On Monday Rob posted a reminder that, lest we forget, Chrysler once showed us that they still had blood running through their veins by giving the world the Viper. This was a car that went into production (and turned up in The Carchive here) with surprisingly little dilution from the show-stopping prototype.
The ’92 Viper had been a bolt out of the blue from a company who had long been putting out some of the most conservatively designed cars on the market. Crowds exclaimed “Where the hell’d that come from?” Now, of course I wasn’t there at the time, but I would imagine that the C3 generation of Corvette must have generated a similar stir among GM followers when it first arrived in ’68. Let’s take a look a a mid-term brochure for that car to jog our memories.
The third generation Corvette has become so engrained on our psyche that we forget that there was ever a time when it wasn’t around. It’s somehow both the worst Corvette while also being somehow definitive. When I drove a C3 a few years back I declared that it was basically terrible yet intensely memorable and joyous. Of course, the brochure puts it rather differently.
“We know what it’s like to possess (and be possessed by) a car so exciting to look at that it makes the scene wherever it stops. Or turns heads wherever it goes….By the time we finished our wind-tunnel testing, we had it all. We also had a big bonus: one of the greatest looking shapes on any road”
Having been previewed by the Mako Shark II prototype, the C3 Corvette appeared in ’69 looking damn near as awesome as that show car had been. The C2 had become one of the most recognised cars on American roads, and the C3 had a very hard act to follow. Thankfully, it was contoured like nothing else on the road.
The ’74 models had received some stylistic alterations and not without controversy. Of debate was the success of the newly tapering polyurethane rear end with its inset lights, replacing the former chrome steel bumpers. Steel front bumpers had already been eradicated the year before.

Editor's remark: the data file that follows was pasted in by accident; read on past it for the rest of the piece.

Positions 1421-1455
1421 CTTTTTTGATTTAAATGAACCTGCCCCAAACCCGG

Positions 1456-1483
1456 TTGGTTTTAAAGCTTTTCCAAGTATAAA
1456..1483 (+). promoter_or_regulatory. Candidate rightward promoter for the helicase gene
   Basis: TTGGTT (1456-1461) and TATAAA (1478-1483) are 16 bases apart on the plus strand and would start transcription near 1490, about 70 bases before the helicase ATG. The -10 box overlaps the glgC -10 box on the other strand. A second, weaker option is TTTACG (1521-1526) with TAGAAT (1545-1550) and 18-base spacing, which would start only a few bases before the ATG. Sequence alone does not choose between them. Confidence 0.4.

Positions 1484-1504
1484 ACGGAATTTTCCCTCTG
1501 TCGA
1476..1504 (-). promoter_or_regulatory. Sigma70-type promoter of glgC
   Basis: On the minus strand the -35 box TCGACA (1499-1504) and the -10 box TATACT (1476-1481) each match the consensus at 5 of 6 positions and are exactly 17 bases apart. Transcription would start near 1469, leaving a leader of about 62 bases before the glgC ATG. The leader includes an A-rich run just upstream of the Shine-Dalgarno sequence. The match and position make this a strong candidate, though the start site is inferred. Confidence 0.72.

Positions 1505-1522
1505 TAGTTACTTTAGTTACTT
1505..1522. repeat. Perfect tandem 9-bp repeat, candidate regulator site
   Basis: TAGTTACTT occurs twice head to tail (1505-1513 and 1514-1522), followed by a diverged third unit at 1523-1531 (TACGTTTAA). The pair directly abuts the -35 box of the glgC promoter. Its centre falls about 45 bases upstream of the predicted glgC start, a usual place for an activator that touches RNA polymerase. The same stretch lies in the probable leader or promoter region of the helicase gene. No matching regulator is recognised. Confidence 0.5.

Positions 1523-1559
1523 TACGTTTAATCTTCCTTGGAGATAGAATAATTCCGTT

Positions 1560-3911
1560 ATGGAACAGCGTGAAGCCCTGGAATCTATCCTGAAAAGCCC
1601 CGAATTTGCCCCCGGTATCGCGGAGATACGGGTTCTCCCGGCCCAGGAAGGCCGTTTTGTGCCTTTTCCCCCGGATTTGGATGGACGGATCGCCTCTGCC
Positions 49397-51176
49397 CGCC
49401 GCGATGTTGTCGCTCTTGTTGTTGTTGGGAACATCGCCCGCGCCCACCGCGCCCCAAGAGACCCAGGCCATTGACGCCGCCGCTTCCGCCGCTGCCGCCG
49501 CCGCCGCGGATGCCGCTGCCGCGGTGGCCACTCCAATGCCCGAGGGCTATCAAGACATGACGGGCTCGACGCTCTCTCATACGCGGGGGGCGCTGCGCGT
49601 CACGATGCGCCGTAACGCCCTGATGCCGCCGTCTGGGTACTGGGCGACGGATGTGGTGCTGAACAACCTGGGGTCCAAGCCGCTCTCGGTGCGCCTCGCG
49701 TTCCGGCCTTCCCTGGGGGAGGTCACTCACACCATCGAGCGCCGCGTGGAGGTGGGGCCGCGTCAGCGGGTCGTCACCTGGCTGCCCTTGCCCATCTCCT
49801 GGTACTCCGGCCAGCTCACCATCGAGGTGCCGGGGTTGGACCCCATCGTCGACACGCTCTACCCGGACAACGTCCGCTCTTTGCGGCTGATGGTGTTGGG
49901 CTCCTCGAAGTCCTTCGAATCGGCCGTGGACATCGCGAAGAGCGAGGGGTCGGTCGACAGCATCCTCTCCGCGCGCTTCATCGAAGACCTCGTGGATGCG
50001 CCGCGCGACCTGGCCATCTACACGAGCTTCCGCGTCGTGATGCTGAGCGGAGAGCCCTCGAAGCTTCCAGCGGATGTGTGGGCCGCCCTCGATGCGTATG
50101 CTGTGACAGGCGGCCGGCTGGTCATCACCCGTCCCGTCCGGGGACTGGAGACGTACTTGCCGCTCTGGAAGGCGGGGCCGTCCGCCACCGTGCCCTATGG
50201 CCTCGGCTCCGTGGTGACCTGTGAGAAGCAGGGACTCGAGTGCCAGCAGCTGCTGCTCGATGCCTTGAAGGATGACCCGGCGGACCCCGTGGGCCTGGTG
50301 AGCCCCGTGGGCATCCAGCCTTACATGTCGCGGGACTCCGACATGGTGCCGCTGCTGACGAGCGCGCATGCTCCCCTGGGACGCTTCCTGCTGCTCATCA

“To make everything go, Corvette’s standard power team gives you a responsive 4-barrel 350-cube V8, coupled to a fully synchronised 4-speed manual transmission. Of course, there are other outstanding power teams available, too”
Yup. It should be mentioned that this here is a GM Canada brochure, and the engine choices are 195 or 250hp 350-4 (The latter being the L82), or the 454-4 worth 270hp (LS4). All output figures by now were Net, so presumably actually meant something.
“If the outside of Corvette is exciting, the inside is fabulous”
My principle memory of the C3 cabin was how brittle everything felt, and how the switches all felt that their next operation would be their last. It clearly wasn’t designed for my inconveniently-scaled frame, either- once I was installed I became permanent equipment.
The C3 had a very long life, surviving to ’82 by which time it was understandably looking quite dated. The next model, the C4 (though attracting its haters and its devotees) was far more in tune with the times. Yet, as impressive as it looked at time of launch, I can’t imagine it as having seemed quite as out-of-this-world as the C3 must have in ’68.
Every Corvette since the C4 has been pretty much the ‘Vette that everybody expected. We’ve Mitchell and Shinoda’s Mako Shark II to thank for the C3 seeming like such a fish out of water.
(All images are of original manufacturer publicity materials, photographed by me. I’m off to find a copy of Corvette Summer on Region 2 DVD)